But in his quote about being “intelligently selfish,” His Holiness skillfully redefines selfishness to mean the healthy pursuit of what’s best for yourself: what would bring you genuine happiness.

When you look at self-interest in this way, asking what would lead to genuine inner happiness for yourself—a sense of well-being, and meaningful connections with others—the Dalai Lama says that the method for fulfilling our personal happiness is, in fact, caring about others.

In talk after talk and book after book His Holiness repeats this message. 2011’s Beyond Religion: Ethics for a Whole World elaborates on this point, with His Holiness using the term “wise selfish” instead of “intelligently selfish.” Here His Holiness again defines the path to personal happiness through compassion, and warns about the pitfalls of narrow self-interest:

“Now there is nothing inherently wrong with pursuing one’s own interests. On the contrary, to do so is a natural expression of our fundamental disposition to seek happiness and to shun suffering. In fact, it is because we care for our own needs that we have the natural capacity to appreciate others’ kindness and love. This instinct for self-interest becomes negative only when we are excessively self-focused.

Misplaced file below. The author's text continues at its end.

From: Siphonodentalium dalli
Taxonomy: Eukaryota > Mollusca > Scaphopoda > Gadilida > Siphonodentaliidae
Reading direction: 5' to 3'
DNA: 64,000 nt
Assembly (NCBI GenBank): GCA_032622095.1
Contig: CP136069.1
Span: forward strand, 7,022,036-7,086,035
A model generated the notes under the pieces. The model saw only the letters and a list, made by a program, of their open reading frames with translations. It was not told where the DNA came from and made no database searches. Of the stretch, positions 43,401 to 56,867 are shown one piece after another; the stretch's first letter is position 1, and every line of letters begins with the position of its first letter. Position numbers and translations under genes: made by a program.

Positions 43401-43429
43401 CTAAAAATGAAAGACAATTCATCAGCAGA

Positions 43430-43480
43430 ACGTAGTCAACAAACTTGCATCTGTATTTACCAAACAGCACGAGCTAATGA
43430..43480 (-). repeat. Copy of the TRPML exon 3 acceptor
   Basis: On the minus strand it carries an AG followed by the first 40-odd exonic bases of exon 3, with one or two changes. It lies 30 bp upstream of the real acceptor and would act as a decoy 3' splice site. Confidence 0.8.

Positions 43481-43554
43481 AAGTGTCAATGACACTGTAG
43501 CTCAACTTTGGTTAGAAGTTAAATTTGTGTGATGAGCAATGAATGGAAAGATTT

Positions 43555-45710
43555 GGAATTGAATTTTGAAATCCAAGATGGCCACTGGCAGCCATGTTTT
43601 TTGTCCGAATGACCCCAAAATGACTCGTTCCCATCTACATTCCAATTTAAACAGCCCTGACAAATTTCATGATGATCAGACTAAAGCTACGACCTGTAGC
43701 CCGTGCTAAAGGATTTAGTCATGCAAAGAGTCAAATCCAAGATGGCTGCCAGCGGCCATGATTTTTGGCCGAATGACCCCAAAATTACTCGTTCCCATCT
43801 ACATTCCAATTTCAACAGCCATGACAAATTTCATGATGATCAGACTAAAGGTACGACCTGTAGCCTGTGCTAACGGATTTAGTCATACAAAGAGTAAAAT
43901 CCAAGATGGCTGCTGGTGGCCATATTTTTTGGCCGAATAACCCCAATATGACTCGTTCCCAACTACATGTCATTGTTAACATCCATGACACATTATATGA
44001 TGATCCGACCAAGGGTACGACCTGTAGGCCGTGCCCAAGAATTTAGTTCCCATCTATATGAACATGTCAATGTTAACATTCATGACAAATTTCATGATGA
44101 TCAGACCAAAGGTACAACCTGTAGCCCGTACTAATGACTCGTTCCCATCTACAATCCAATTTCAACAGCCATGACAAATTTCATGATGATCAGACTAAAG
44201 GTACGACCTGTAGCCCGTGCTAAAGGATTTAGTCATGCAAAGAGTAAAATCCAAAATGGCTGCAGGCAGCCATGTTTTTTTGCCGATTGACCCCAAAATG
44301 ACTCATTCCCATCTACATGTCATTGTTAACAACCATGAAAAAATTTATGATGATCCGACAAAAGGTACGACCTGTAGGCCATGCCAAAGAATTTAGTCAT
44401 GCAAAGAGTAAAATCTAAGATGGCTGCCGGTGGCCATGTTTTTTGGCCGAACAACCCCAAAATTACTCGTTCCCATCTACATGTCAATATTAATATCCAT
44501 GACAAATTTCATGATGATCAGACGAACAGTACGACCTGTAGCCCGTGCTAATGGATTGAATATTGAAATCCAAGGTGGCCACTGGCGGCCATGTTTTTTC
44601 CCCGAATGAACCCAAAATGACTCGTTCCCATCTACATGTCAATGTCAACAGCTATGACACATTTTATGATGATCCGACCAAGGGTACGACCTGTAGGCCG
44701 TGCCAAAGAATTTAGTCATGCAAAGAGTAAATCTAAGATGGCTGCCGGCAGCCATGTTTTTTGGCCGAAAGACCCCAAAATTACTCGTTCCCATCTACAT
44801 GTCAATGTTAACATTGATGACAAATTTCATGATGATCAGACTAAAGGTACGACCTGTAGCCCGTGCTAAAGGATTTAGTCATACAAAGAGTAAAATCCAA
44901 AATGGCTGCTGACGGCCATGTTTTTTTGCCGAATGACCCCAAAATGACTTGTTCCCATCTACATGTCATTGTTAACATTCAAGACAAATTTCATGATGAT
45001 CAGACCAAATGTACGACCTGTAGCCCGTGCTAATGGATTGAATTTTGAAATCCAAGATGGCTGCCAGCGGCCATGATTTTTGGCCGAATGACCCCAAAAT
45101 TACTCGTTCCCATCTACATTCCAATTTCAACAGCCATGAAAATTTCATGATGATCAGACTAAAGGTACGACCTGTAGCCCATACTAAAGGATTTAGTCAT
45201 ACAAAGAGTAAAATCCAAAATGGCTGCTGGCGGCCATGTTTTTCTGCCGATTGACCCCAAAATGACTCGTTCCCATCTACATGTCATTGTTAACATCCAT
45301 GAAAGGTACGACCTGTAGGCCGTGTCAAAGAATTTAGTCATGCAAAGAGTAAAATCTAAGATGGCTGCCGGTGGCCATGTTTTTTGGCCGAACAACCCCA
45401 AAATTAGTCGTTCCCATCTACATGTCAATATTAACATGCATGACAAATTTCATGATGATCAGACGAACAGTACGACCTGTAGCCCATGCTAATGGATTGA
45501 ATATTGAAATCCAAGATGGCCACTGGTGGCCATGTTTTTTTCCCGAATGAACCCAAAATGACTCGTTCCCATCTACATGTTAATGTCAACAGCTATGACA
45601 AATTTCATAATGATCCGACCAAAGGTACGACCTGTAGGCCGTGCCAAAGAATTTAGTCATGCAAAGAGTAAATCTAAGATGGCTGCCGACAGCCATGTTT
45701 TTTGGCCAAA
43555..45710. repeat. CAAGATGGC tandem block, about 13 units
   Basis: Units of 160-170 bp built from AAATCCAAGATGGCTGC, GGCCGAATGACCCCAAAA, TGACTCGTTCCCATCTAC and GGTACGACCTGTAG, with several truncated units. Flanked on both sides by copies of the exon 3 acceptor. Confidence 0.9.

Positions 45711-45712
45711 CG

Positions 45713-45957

When this happens, our vision narrows, undermining our ability to see things in their wider context. And within such a narrow perspective, even small problems can create tremendous frustration and seem unbearable. In such a state, should genuinely major challenges arise, the danger is that we will lose all hope, feel desperate and alone, and become consumed with self-pity. 

What is important is that when pursuing our own self-interest we should be ‘wise selfish’ and not ‘foolish selfish.’ Being foolish selfish means pursuing our own interests in a narrow, shortsighted way. Being wise selfish means taking a broader view and recognizing that our own long-term individual interest lies in the welfare of everyone. Being wise selfish means being compassionate.”

—The Dalai Lama

I find it such a skillful form of mind training for His Holiness to redefine selfishness in this way. Because now, whenever the word “selfish” comes to mind—when I feel or act selfish—I’m sometimes able to remember His Holiness’ advice. And when I do, I try to cultivate those mental techniques he teaches for expanding our minds to care about others, such as meditating on love, equanimity, or compassion.

Whether you want to call it “wise selfish” or “intelligently selfish,” we can be grateful for The Dalai Lama’s advice that it’s okay to want the best for ourselves. And that there’s a healthy way to pursue our self-interest for happiness by turning our hearts and minds outward with compassion and loving-kindness, thinking of others and benefitting others. 

That’s the true path to fulfilling our natural need for self-fulfillment, realizing that our own happiness comes from fulfilling the happiness of everyone around us. As the Dalai Lama says, “Being wise selfish means being compassionate.”